No surprises in CEO stress study result

Jacinta CantatoreSouth Western Times
Murray shire president David Bolt, Murray-Waroona chief executive officer Dean Unsworth and Waroona shire president Mike Walmsley.
Camera IconMurray shire president David Bolt, Murray-Waroona chief executive officer Dean Unsworth and Waroona shire president Mike Walmsley. Credit: supplied

Local government heads in the South West seem unsurprised to learn work-related stress and psychosocial distress facing local government chief executive officers in WA are nearly three times the national average.

Researchers from the University of WA have found council chiefs across the State are facing unprecedented work-related stress.

Bunbury Mayor Gary Brennan said chief executives at regional cities and bigger local government areas had challenging roles.

“They must operate under a large range of legislative and workplace legal requirements, provide leadership across a number of complex areas, think strategically and be accountable to all elected members,” Mr Brennan said. “The larger regional cities are not different to larger metropolitan councils in terms of stress mainly due to the complexity of services offered and internal and external demands.”

Harvey shire president Paul Gillett agreed council dynamics and a lack of resources were a factor in increased stress.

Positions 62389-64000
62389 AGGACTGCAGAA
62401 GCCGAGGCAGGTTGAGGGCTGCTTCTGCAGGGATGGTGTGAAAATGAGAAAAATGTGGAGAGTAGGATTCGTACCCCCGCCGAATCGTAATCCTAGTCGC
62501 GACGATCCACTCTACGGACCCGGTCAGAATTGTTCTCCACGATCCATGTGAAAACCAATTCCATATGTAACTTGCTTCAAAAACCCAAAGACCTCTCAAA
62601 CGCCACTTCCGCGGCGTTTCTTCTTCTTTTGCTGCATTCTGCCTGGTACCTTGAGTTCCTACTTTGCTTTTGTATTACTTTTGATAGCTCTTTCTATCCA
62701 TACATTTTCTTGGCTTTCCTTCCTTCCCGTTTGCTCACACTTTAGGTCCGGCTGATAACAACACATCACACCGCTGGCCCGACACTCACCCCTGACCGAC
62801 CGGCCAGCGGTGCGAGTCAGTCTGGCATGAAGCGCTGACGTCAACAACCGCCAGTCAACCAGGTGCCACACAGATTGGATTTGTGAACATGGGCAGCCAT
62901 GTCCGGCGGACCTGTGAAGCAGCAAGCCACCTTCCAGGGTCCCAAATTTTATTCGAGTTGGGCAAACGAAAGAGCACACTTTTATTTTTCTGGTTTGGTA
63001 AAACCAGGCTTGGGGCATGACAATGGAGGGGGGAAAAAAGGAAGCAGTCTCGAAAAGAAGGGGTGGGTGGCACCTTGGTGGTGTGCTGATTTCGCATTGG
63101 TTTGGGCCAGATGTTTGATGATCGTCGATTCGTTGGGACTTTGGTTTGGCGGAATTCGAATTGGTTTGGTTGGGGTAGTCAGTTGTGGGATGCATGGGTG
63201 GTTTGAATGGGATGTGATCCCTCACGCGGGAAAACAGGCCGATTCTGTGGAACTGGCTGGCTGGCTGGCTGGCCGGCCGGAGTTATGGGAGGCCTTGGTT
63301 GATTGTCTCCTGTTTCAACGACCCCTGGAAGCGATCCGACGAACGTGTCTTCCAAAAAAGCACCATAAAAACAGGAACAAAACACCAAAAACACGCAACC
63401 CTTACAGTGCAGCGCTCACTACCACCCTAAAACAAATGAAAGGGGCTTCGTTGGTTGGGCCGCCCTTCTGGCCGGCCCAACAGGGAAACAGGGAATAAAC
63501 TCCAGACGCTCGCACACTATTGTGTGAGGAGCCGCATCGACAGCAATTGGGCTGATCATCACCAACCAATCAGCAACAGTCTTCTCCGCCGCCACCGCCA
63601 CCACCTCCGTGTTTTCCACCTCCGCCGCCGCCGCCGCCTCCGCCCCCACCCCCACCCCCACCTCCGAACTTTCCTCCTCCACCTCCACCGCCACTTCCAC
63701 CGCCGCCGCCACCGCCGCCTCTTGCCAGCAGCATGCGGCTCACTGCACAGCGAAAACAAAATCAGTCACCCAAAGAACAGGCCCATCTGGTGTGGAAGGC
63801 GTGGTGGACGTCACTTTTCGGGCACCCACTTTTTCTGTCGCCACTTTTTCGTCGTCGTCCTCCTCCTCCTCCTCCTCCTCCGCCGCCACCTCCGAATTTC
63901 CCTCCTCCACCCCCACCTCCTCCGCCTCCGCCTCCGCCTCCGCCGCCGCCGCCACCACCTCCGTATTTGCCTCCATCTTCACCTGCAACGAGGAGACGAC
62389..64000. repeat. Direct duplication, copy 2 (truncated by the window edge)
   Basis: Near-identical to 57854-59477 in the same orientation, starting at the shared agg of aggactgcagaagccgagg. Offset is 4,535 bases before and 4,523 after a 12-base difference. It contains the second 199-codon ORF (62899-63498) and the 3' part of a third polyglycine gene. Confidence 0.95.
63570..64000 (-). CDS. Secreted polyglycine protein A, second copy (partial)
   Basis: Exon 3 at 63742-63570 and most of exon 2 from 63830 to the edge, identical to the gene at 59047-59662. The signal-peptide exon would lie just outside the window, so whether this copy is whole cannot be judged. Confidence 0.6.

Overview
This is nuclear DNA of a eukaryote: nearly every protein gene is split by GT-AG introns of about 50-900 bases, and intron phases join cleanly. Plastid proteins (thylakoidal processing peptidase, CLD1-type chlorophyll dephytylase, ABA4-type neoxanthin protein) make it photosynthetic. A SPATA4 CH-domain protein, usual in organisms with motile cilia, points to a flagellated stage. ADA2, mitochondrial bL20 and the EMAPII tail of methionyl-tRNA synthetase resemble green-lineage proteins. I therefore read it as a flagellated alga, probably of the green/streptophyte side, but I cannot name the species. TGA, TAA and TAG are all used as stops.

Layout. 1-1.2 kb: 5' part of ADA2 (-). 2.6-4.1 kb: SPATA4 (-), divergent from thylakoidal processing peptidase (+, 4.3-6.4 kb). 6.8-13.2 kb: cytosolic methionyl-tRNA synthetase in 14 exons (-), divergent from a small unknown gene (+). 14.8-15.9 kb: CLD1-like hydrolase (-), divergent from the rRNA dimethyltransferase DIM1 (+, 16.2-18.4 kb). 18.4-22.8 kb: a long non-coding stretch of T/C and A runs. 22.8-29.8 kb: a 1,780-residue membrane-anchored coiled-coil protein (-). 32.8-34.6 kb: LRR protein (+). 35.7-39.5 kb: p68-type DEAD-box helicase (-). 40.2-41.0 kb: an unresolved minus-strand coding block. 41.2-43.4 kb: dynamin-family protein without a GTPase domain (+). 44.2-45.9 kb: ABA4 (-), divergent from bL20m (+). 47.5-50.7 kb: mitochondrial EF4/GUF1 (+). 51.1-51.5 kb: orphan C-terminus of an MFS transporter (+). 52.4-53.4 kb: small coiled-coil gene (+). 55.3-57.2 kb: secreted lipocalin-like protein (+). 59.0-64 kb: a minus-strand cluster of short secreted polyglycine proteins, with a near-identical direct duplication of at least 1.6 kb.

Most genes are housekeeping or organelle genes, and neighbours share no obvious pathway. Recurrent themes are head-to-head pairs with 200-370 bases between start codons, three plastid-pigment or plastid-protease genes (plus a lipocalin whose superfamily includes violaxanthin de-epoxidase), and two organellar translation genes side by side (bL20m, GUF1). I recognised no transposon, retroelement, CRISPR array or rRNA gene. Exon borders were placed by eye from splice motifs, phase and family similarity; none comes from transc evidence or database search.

Cr Gillett said he had seen first-hand the impact of this stress.

“I’ve seen a chief executive officer who had a huge amount of pressure applied to him who ended up having to take 12 months off for stress leave,” Cr Gillett said.

“Gone are the days where local councils are just rates, roads and rubbish. There is a lot that goes on behind the scenes.”

The study’s lead researcher and UWA Business School associate professor Andrew Timming said immediate changes were needed.

“The current way of doing things is not protecting their health and safety,” he said.

Dr Timming said reform was needed to safeguard CEOs’ wellbeing and give ratepayers the benefits of new protections that would increase productivity.

The issue appears to be gaining traction, with the Capel Shire Council going behind closed doors at its November 27 meeting to discuss a proposed new policy to mitigate the risk of psychosocial harm from bullying or other behaviours.

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